A too-narrow narrow gap between natural gas and crude oil prices contributed to the decision that South Africa-based chemical and energy company Sasol made to cancel its plans to build a $15 billion gas-to-liquids (GTL) factory in Louisiana next to its $11 billion ethane cracker plant. When those prices do not differ very much, the energy giant said, it’s hard for it to make back its investment. As a result, Louisiana lost out on the investment, jobs and other benefits that the GTL factory would have injected into the local economy.
Natural gas is gaining popularity because it’s considered a cleaner alternative to coal and oil, so many local and regional energy companies are investing in it. In December, the Lansing (MI) Board of Water and Light announced plans to build a $500 million natural gas plant this year to replace an existing coal-powered facility. The plant is part of the board’s effort to generate 30% of its electricity from cleaner sources by 2020. The utility also uses wind and solar energy.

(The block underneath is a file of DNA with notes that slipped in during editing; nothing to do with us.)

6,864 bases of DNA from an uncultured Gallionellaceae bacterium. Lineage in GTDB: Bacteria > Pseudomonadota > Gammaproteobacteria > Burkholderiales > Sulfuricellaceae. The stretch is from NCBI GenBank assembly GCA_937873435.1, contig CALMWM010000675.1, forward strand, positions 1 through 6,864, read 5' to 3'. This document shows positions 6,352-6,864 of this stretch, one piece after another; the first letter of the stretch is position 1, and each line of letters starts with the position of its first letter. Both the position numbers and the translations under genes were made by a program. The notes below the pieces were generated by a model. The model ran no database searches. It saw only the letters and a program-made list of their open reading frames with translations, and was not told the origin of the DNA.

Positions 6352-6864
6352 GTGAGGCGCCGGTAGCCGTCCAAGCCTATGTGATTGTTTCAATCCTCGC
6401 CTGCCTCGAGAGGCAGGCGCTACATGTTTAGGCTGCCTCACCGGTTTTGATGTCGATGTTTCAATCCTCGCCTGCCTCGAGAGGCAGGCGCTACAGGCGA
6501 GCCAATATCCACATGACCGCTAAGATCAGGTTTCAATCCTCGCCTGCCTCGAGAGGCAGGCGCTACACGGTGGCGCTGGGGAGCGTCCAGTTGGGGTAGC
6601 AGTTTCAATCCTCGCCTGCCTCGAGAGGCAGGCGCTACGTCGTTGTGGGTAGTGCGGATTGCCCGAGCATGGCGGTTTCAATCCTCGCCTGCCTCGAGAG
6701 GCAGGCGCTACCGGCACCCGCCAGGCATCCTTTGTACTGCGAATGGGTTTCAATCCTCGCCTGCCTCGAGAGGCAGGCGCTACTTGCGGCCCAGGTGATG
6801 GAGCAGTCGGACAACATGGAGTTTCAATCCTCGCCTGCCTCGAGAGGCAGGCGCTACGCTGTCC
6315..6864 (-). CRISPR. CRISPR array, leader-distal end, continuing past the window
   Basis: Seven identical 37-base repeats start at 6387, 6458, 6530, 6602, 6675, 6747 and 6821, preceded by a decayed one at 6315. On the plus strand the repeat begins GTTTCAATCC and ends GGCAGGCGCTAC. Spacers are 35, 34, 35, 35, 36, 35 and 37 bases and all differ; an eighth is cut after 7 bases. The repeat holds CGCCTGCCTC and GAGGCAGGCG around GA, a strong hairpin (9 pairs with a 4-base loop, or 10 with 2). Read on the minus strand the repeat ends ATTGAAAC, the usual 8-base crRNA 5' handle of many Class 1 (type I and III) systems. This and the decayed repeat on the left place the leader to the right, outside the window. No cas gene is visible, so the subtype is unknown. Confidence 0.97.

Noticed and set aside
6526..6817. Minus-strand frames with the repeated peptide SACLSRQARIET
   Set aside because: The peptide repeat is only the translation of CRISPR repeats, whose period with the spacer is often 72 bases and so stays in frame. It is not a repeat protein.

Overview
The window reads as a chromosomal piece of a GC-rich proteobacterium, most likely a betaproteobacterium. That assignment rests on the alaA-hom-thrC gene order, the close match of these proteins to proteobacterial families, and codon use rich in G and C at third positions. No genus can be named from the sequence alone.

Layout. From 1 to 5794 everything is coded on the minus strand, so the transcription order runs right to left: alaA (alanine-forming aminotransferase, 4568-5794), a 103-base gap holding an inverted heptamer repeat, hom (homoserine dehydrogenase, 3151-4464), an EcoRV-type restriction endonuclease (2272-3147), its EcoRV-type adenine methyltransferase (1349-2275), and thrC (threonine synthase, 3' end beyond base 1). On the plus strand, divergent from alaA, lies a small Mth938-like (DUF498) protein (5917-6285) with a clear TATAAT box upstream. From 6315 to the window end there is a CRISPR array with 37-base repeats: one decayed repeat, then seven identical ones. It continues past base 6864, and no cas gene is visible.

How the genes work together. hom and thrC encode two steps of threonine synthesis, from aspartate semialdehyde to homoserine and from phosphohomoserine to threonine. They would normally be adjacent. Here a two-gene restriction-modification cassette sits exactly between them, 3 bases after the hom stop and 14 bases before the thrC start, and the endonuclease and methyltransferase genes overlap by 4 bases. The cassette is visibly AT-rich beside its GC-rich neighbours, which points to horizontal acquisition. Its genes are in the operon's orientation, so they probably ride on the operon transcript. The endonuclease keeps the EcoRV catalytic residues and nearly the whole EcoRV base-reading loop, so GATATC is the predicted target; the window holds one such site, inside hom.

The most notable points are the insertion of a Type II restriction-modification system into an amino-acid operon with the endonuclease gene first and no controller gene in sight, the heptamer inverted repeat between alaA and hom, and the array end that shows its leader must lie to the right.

Natural gas also feeds ethane cracker plants as ethane is a component of natural gas. In addition to Sasol’s plant in Louisiana, Shell Chemicals is building a $6 billion ethane cracker facility in Potter Township, PA. Shell expects to employ about 6,000 construction workers at the peak of building activity. ExxonMobil and Saudi Arabia-based Sabic should start work on their $11 billion Texas ethane steam cracker plant in 2019, and, when it’s complete, the Corpus Christie-area facility will be the largest plant of its kind in the world.